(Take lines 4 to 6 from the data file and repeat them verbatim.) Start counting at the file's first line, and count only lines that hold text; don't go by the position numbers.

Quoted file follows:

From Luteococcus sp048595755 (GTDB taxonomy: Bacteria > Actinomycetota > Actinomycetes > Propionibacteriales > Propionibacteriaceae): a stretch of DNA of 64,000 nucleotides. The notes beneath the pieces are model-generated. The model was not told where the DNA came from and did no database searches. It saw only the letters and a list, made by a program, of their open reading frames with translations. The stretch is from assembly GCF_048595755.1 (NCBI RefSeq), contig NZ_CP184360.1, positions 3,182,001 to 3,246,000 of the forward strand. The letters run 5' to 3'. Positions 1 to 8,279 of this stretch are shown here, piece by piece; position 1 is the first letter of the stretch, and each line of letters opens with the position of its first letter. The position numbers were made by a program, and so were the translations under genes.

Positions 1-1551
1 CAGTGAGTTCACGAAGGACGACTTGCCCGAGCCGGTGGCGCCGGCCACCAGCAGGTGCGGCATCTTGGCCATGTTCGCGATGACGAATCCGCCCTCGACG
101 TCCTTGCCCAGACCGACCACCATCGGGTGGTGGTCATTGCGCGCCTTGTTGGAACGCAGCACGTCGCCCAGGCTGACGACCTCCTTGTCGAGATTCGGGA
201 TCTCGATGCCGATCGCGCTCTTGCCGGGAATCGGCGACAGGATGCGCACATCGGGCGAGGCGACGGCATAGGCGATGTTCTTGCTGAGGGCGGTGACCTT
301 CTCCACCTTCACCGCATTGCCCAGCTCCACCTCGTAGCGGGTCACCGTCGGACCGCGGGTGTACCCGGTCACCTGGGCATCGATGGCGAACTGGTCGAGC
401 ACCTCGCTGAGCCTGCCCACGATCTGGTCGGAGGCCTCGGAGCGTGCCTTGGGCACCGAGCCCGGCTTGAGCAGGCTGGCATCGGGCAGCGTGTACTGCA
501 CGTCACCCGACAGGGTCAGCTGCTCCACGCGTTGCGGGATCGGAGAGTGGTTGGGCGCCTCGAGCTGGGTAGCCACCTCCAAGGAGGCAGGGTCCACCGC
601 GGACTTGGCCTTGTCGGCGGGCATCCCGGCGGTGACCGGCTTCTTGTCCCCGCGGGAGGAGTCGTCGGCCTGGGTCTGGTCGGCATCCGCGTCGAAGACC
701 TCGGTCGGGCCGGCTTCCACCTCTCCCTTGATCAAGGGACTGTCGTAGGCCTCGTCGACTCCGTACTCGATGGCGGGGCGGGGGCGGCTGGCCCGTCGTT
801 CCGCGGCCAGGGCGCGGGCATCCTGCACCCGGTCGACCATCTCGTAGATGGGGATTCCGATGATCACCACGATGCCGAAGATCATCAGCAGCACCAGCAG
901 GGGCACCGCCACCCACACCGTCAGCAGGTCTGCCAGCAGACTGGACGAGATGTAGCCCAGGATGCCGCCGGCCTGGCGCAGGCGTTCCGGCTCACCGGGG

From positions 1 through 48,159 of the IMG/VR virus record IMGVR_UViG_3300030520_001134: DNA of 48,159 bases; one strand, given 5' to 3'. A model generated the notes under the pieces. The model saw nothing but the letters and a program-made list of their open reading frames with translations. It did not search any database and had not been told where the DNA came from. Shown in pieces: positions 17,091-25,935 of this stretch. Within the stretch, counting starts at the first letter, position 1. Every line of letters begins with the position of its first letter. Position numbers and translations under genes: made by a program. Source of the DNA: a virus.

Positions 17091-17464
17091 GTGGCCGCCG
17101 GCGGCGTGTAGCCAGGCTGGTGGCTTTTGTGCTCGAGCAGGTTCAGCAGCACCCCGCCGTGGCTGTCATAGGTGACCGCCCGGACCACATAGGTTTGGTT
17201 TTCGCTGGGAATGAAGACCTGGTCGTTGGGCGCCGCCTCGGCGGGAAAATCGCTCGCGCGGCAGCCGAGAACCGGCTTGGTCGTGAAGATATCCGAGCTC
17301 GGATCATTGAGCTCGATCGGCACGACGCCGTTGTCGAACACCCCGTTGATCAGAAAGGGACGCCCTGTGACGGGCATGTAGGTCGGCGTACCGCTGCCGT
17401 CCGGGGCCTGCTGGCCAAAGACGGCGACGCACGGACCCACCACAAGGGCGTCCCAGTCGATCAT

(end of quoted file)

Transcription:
101 TCCTTGCCCAGACCGACCACCATCGGGTGGTGGTCATTGCGCGCCTTGTTGGAACGCAGCACGTCGCCCAGGCTGACGACCTCCTTGTCGAGATTCGGGA
201 TCTCGATGCCGATCGCGCTCTTGCCGGGAATCGGCGACAGGATGCGCACATCGGGCGAGGCGACGGCATAGGCGATGTTCTTGCTGAGGGCGGTGACCTT
301 CTCCACCTTCACCGCATTGCCCAGCTCCACCTCGTAGCGGGTCACCGTCGGACCGCGGGTGTACCCGGTCACCTGGGCATCGATGGCGAACTGGTCGAGC